Commitment to corporate social responsibility or cynical marketing ploy? That's the question Seattle's LGBT community is asking as Delta Air Lines assumes sponsorship of one of America's largest pride parades.
Seattle, Washington, is known as one of the most gay friendly cities in the United States – if not THE most gay friendly city in the United States.
But the skies over Seattle are anything BUT friendly as Delta Air Lines takes its territorial battle for the buck from the runways to the streets.
Alaska Airlines, the hometown carrier, has long been a supporter of the LGBT community.
Gay and lesbian employees of the airline have marched in Seattle’s pride parades proudly identifying themselves as Alaska Airlines employees for at least 10 years.
Some years LGBT employees marched wearing flight attendants uniforms, and other years they marched wearing pilot's hats.
Back into the Closet?
But it looks like those LGBT employees will have to leave their Alaska Airlines uniforms and hats in the closet this year!
And anything else that identifies them as working for an airline – unless that airline is Delta.
Delta jumped in at the last minute as a sponsor of the Seattle Pride Parade, I've been told. And not everyone is happy about it.
As part of a three-year contract with parade organizers, the airline stipulates that employees of no other airline can march in the parade wearing ANY kind of identification as to who their employer is.
The Atlanta-based airline went so far as the dictate that NO OTHER AIRLINE could even be represented in the parade. Not even with floats? Or marching bands? Or baton twirlers?
The Pride Committee has announced it was all just a "miscommunication", but the President, a paid position, has stepped down from the committee.
Delta Air Lines is the second largest airline in the United States in terms of passengers flown, against Alaska Airlines, which comes in seventh place.
At Seattle/Tacoma International Airport, however, Alaska Airlines has long been the dominant carrier.
In 2013, Seattle was just another city on Delta Air Lines' route map. It was hardly a blip on the airline's radar screen.
The carrier operated only 40 daily flight out of Seattle.
Then the airline announced plans to turn Seattle into a hub in a bid to spread its wings more widely across the lucrative Asian-US market.
Seattle makes a good transit point because it is closer to Asia than either San Francisco or Los Angeles.
Delta has added more than 100 flights to its Seattle schedule since it announced plans to expand its presence at Seattle Airport.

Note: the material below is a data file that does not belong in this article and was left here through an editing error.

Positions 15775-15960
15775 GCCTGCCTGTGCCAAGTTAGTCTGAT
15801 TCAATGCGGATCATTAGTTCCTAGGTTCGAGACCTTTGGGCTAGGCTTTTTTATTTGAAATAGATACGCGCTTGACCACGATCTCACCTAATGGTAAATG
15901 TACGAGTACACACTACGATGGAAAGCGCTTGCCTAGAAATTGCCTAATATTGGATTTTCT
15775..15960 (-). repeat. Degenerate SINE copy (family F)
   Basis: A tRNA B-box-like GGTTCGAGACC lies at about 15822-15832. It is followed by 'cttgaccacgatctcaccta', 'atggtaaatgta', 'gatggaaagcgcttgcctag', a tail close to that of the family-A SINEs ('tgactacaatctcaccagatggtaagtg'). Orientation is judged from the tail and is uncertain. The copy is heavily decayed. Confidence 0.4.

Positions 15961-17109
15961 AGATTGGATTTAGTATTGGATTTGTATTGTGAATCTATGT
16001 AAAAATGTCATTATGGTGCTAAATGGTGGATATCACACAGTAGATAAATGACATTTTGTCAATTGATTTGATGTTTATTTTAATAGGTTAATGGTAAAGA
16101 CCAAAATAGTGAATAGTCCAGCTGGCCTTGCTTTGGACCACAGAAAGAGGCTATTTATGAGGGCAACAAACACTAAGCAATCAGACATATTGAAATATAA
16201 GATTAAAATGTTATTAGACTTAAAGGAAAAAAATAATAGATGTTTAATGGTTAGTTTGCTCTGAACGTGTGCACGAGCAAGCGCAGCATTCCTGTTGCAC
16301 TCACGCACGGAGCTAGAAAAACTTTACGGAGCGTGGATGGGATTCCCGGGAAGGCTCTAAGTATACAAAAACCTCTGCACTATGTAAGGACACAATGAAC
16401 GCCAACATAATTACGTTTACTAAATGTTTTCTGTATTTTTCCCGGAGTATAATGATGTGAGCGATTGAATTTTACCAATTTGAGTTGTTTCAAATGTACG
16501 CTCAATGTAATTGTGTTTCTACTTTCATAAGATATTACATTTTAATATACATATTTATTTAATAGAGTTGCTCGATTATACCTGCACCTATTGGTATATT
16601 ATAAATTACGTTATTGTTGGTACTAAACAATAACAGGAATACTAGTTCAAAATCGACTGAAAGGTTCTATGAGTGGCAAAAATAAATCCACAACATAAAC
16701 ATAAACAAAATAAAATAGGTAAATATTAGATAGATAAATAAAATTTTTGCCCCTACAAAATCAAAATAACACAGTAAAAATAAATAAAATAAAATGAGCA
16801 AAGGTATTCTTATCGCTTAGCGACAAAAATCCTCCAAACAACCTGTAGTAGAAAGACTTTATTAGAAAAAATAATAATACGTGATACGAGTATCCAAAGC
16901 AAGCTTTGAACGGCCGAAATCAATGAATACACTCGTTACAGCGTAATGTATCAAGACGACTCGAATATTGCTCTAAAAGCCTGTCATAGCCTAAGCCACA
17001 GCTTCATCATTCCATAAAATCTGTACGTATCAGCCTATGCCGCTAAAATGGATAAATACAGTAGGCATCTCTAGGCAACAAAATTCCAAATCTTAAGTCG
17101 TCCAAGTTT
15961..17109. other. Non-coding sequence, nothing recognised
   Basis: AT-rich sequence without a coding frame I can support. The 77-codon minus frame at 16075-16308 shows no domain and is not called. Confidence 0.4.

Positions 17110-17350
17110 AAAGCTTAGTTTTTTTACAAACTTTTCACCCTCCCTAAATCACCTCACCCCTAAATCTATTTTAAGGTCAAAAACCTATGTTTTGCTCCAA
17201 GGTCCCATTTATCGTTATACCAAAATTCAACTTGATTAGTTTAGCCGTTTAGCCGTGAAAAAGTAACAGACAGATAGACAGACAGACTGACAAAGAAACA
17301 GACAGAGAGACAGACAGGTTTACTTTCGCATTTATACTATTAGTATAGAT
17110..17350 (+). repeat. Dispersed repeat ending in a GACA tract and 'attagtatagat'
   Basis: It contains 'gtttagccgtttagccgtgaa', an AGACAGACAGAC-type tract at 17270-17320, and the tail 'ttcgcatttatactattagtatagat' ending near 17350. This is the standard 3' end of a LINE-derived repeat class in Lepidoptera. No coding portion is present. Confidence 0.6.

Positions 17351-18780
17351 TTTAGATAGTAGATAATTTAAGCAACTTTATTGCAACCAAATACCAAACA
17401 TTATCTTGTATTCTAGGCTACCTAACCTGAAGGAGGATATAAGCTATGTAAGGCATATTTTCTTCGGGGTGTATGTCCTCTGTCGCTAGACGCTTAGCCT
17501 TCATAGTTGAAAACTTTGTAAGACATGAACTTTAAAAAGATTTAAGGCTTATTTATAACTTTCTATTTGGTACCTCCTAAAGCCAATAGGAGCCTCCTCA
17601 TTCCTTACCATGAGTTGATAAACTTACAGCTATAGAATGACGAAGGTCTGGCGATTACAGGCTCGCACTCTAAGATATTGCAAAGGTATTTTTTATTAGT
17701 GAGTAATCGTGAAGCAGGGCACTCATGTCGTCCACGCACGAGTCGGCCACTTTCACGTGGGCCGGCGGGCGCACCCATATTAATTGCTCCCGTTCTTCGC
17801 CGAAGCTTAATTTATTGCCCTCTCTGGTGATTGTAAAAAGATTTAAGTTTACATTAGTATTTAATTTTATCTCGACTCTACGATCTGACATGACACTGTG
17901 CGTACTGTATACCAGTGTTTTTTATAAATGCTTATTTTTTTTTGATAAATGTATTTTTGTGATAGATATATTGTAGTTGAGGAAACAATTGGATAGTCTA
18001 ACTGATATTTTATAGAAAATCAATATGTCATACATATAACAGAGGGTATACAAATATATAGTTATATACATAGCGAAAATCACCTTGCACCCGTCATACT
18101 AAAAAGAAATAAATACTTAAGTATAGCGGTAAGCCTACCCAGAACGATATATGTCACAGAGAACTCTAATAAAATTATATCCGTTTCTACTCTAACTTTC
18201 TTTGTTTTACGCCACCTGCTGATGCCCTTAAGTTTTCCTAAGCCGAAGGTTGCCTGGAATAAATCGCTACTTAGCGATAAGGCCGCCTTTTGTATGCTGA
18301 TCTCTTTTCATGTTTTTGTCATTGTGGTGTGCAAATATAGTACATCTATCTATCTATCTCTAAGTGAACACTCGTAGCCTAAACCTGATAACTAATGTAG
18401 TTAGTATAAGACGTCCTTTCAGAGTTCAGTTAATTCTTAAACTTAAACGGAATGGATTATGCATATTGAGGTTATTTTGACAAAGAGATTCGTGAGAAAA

If the airline gets approval to add 30 more gates at the airport, its capacity would expand to 240 daily departures, putting it within striking range of Alaska, which currently operates about 250 daily departures from the airport.
Corporate Social Responsibility?
Seattle is one of nine cities in the United States and Canada whose pride parades are being sponsored by Delta.
Other cities include Detroit, Michigan; Indianapolis, Indiana; Los Angeles, California; Minneapolis, Minnesota; Nashville, Tennessee; New York, New York; Salt Lake City, Utah; and Toronto, Ontario.
It would be interesting to know if similar demands were made in these other cities (and if they were met).
As part of the airline’s commitment to the LGBT community, it is offering discounts to passengers flying First Class or Delta Comfort + (a.k.a. “Business Class”) from selected cities to festival destinations – presumably cities in which it is sponsoring parades and/or celebrations.
On the surface, Delta's decision to sponsor Seattle's gay parade seems designed to win the hearts and minds of city’s LGBT community.
There is a difference between corporate social responsibility (CSR) and marketing. This sounds more like a cynical marketing ploy than a genuine commitment to CSR, many members of the LGBT community say.
Discounted First and Business Class tickets? Great! I'm SURE there will be many takers!
But if the airline wanted to demonstrate a genuine commitment to the LGBT community, it would have thrown in a few discounted tickets to those who have difficulty coming up with enough money to fly Cattle Class – let alone Business Class or First Class.
And yet … And yet …
Who would have thought a few decades ago that major American corporations would one day be in dog fights over who got to sponsor gay rights marches?
It wasn't even on the radar screen.
Cause for Celebration?
So on many levels this IS cause for celebration – from a gay rights point of view. It means a long marginalized community is entering the mainstream. A protest march has become a parade.
But that doesn't let Delta Air Lines off the hook. This is about something bigger happening in American society that has NOTHING to do with Delta.
The airline is simply flying piggy back.
This has EVERYTHING to do with marketing – and NOTHING to do with CSR. Ironically, good CSR is frequently the best marketing.
Delta has yet to learn that.